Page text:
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Hatsunese Space Program - HASDA (reboot, RSS/RO) | 1976-07-23 | Final Utahime mission, Venus orbiter, 2nd lunar lander probe

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Posted (edited)

Phase 2 - 14

1970-09-12 - Utahime-01 was the first Hatsunese human spaceflight, launched on an M-1A rocket. With a mass of 2 tonnes, the Utahime (diva/songstress; literally "song princess") capsule was similar to Mercury and Gemini, and did not have much in capability compared to Apollo or Soyuz; it was only meant for the prestige and to prove technologies for larger, future spacecraft. The cone-shaped Core Module had enough room for one astronaut, several days worth of food, water, and oxygen, and a heat shield and parachutes to return from orbit safely. The Propulsion Module contained avionics, propellant, and thrusters, able to perform rendezvous and docking tests on future missions. Electrical power was provided by alkaline fuel cells running on liquid oxygen and hydrogen, which required insulation to prevent boil-off. Living space in the vehicle was cramped, so HASDA was looking for small, lightweight candidates who also had previous piloting experience. After going through several rigorous physiological tests, three candidates were selected. The first astronaut was Yuzuki Morita. At 24 years old, she was one of the youngest to go into space. The other two astronauts were Marumi Nabatame (who was of Hatsunese and Micronesian descent) and Akari Miura. Together, they were known as the "Rocket Women."

The launch took place 39 minutes after noon (locally). The M-1A leapt off the pad with a sudden jolt, gradually increasing in acceleration as the fuel and oxidizer burned off. At booster separation, it reached up to 9-10 Gs for about a second. Yuzuki and the other astronauts had undergone special training to handle these high forces, and even they could only withstand it for a few seconds before losing consciousness. The second stage separated, and the launch escape system tower was jettisoned at three minutes after launch. The thrust of the LE-03B engine felt relatively calm compared to the wild roller coaster of the first stage and boosters. After 9 minutes, Utahime-01 had finally reached orbit. Yuzuki tested the reaction control systems to rotate the craft, and viewed the Earth 200 kilometers below through a tiny window. As she waited, she sometimes drank vegetable juice, which became HASDA's version of "Tang." After orbiting two times, Utahime-01 performed its de-orbit, separation, and re-entry maneuvers, re-entering with an offset center of mass at a certain angle of attack to generate a small amount of lift and reduce forces to just under 3 Gs. The parachutes deployed, and the capsule splashed down south of Saipan almost five hours after launch, having gone about 3 times around the Earth, to be recovered by a vessel of the Hatsunia Maritime Defense Force.

With the completion of this mission, Hatsunia had become the third country to send a human into space. This was celebrated within the country and met with fanfare in Hatsunia's Asian and Western allies, but did not get as much attention as the American manned Moon landing that occurred in the year prior. It had some impact in that it was the second time a woman was launched into space (the USSR had, but not the US). In the US, this brought attention to the "Mercury 13", a group of 13 women who went through the same tests as the actual, all-male astronauts selected for the Mercury program. A few of them would be selected to go on the last few Apollo missions and visit the Skylab space station. The flight also encouraged the European space program to develop their own crewed spacecraft, using an evolved version of the "Europa" rocket based on the British Blue Streak missile with French and German upper stages. South China was also interested, but would need to overcome post-war restrictions on indigenous rocket and re-entry vehicle development. Some news media dubbed Hatsunese space travelers "uchuunauts," combining the Hatsunese term for "universe"/"outer space" with the Greek term for "sailor." Officially, HASDA used the term "astronaut," or uchuuhikoushi. September 12 also became known as "Space Day" in Hatsunia.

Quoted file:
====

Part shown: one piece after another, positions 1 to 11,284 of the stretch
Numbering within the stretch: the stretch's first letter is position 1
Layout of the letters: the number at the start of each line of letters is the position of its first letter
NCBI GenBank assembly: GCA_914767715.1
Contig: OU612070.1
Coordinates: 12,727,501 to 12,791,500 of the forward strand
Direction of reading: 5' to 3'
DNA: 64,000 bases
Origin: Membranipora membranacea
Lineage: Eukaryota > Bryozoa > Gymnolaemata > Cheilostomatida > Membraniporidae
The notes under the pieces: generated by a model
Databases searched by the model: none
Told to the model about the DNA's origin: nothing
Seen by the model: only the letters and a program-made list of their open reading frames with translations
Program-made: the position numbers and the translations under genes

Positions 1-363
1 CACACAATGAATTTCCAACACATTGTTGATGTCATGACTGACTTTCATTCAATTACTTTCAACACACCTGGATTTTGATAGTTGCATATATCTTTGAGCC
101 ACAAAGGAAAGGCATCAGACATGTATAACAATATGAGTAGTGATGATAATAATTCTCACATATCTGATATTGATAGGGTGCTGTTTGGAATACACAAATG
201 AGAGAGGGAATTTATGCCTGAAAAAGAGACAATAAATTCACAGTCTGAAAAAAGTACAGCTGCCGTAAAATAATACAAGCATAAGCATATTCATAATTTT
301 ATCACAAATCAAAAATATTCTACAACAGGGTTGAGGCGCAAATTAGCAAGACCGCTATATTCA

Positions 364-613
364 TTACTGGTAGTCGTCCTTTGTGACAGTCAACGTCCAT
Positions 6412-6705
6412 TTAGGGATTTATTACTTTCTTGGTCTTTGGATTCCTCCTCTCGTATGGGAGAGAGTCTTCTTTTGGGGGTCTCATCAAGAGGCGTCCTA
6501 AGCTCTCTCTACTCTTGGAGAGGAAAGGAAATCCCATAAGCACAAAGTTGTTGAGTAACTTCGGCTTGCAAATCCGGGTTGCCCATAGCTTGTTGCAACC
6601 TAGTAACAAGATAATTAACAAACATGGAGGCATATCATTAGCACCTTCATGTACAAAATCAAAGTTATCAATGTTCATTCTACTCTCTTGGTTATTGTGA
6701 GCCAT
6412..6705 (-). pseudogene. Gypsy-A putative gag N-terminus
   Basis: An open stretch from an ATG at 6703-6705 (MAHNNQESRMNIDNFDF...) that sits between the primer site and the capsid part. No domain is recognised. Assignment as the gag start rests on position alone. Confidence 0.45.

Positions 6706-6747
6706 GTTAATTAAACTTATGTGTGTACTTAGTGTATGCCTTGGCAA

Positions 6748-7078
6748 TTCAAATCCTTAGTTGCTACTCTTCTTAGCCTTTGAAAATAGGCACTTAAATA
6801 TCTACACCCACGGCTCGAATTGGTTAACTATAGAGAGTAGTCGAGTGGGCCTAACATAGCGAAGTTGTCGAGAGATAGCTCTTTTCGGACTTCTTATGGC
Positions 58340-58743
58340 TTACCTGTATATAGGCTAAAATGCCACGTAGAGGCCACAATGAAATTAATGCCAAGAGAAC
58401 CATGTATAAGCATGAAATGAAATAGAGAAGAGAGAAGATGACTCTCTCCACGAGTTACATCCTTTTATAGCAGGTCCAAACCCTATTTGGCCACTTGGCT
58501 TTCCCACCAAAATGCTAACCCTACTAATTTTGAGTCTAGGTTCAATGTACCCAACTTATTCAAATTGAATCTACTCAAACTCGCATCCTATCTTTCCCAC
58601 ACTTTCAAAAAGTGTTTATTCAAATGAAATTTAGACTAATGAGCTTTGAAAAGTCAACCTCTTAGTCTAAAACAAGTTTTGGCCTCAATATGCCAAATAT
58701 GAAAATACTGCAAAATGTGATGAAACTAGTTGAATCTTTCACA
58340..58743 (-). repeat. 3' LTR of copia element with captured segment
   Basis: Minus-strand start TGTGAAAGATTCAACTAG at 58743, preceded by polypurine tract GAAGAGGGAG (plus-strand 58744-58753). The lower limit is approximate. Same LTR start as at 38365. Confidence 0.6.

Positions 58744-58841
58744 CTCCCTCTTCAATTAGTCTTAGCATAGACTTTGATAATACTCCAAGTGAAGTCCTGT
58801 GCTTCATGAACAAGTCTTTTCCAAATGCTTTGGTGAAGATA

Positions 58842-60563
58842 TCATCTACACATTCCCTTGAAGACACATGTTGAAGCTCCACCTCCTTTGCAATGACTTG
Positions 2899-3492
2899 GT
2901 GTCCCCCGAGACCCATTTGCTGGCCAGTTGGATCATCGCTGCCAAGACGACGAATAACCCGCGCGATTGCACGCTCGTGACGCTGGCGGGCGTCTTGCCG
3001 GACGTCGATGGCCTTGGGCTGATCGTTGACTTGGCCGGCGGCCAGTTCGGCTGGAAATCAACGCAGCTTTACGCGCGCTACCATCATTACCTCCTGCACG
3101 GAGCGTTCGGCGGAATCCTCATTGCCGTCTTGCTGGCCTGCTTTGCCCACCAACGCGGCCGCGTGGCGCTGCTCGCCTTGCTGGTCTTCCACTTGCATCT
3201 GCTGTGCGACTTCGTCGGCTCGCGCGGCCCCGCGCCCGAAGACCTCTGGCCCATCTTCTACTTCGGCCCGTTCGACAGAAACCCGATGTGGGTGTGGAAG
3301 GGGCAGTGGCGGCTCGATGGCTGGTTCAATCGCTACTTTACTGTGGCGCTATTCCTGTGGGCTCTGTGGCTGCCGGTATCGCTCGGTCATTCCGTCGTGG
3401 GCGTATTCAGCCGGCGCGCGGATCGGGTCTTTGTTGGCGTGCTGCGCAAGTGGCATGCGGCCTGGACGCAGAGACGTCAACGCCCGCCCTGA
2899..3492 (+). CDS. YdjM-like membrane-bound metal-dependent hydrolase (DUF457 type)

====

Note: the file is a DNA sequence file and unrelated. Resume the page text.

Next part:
Yuzuki Morita before boarding


A minute after launch


Launch escape system jettison


Over eastern Africa


Over India


Over South China


South of Hatsunia's western islands




Separation of core and propulsion modules




Drogue chute


Main parachutes


Splashed down




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This keeps getting better and better.  I swear anytime I see someone do missions using RSS/RO or RP-0 and post it onto the KSP forums with such exciting Screenshots and/or Backstory that is just as exciting Is an automatic Follow, It is basically catnip to me.   

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Posted (edited)

Phase 2 - 15

1971-08-03 - Utahime-02 was piloted by Marumi Nabatame, who had Micronesian and Hatsunese ancestry. She performed Hatsunia's first extra-vehicular activity (EVA), or spacewalk, on the second orbit. Unlike the Mercury capsule, which had a hatch that was bolted on before launch, the Utahime capsule had a hatch which could be opened during flight. The EVA lasted over 30 minutes (mostly over Asia), with Marumi testing the flexibility and handling of her thin, lightweight spacesuit (similar to the ones used on the Gemini missions), which also had small thrusters using nitrogen gas. During the EVA, the vehicle was stabilized by the onboard avionics. After climbing back into the vehicle, she would stay in orbit until one day had elapsed to evaluate life support systems, before returning to Earth southeast of Negishima Space Center.